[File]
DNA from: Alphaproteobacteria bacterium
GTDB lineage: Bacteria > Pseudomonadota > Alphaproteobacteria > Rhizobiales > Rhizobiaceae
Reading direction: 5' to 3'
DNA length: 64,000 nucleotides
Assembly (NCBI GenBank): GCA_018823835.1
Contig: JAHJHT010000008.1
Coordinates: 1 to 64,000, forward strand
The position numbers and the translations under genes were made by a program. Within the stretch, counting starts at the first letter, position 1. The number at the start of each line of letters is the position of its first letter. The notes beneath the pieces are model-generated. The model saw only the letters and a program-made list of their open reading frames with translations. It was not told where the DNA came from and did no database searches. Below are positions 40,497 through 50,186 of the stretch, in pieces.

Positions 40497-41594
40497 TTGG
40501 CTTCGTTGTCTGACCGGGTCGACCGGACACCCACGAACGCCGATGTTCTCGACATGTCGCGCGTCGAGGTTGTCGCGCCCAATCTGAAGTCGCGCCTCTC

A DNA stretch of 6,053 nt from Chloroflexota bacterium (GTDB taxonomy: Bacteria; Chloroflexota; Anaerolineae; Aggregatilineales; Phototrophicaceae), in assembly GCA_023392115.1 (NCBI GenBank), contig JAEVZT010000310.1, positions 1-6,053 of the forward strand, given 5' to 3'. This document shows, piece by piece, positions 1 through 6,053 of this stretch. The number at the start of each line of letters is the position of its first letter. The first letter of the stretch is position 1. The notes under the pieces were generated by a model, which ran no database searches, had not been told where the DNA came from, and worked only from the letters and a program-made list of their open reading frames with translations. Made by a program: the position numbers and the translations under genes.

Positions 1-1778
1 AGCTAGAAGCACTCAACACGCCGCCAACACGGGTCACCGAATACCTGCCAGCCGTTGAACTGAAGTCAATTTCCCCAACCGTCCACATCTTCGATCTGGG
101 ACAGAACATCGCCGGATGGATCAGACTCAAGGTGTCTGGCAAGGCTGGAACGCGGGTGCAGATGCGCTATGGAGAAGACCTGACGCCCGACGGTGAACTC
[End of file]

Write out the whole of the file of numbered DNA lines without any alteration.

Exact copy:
DNA from: Alphaproteobacteria bacterium
GTDB lineage: Bacteria > Pseudomonadota > Alphaproteobacteria > Rhizobiales > Rhizobiaceae
Reading direction: 5' to 3'
DNA length: 64,000 nucleotides
Assembly (NCBI GenBank): GCA_018823835.1
Contig: JAHJHT010000008.1
Coordinates: 1 to 64,000, forward strand
The position numbers and the translations under genes were made by a program. Within the stretch, counting starts at the first letter, position 1. The number at the start of each line of letters is the position of its first letter. The notes beneath the pieces are model-generated. The model saw only the letters and a program-made list of their open reading frames with translations. It was not told where the DNA came from and did no database searches. Below are positions 40,497 through 50,186 of the stretch, in pieces.

Positions 40497-41594
40497 TTGG
40501 CTTCGTTGTCTGACCGGGTCGACCGGACACCCACGAACGCCGATGTTCTCGACATGTCGCGCGTCGAGGTTGTCGCGCCCAATCTGAAGTCGCGCCTCTC

A DNA stretch of 6,053 nt from Chloroflexota bacterium (GTDB taxonomy: Bacteria; Chloroflexota; Anaerolineae; Aggregatilineales; Phototrophicaceae), in assembly GCA_023392115.1 (NCBI GenBank), contig JAEVZT010000310.1, positions 1-6,053 of the forward strand, given 5' to 3'. This document shows, piece by piece, positions 1 through 6,053 of this stretch. The number at the start of each line of letters is the position of its first letter. The first letter of the stretch is position 1. The notes under the pieces were generated by a model, which ran no database searches, had not been told where the DNA came from, and worked only from the letters and a program-made list of their open reading frames with translations. Made by a program: the position numbers and the translations under genes.

Positions 1-1778
1 AGCTAGAAGCACTCAACACGCCGCCAACACGGGTCACCGAATACCTGCCAGCCGTTGAACTGAAGTCAATTTCCCCAACCGTCCACATCTTCGATCTGGG
101 ACAGAACATCGCCGGATGGATCAGACTCAAGGTGTCTGGCAAGGCTGGAACGCGGGTGCAGATGCGCTATGGAGAAGACCTGACGCCCGACGGTGAACTC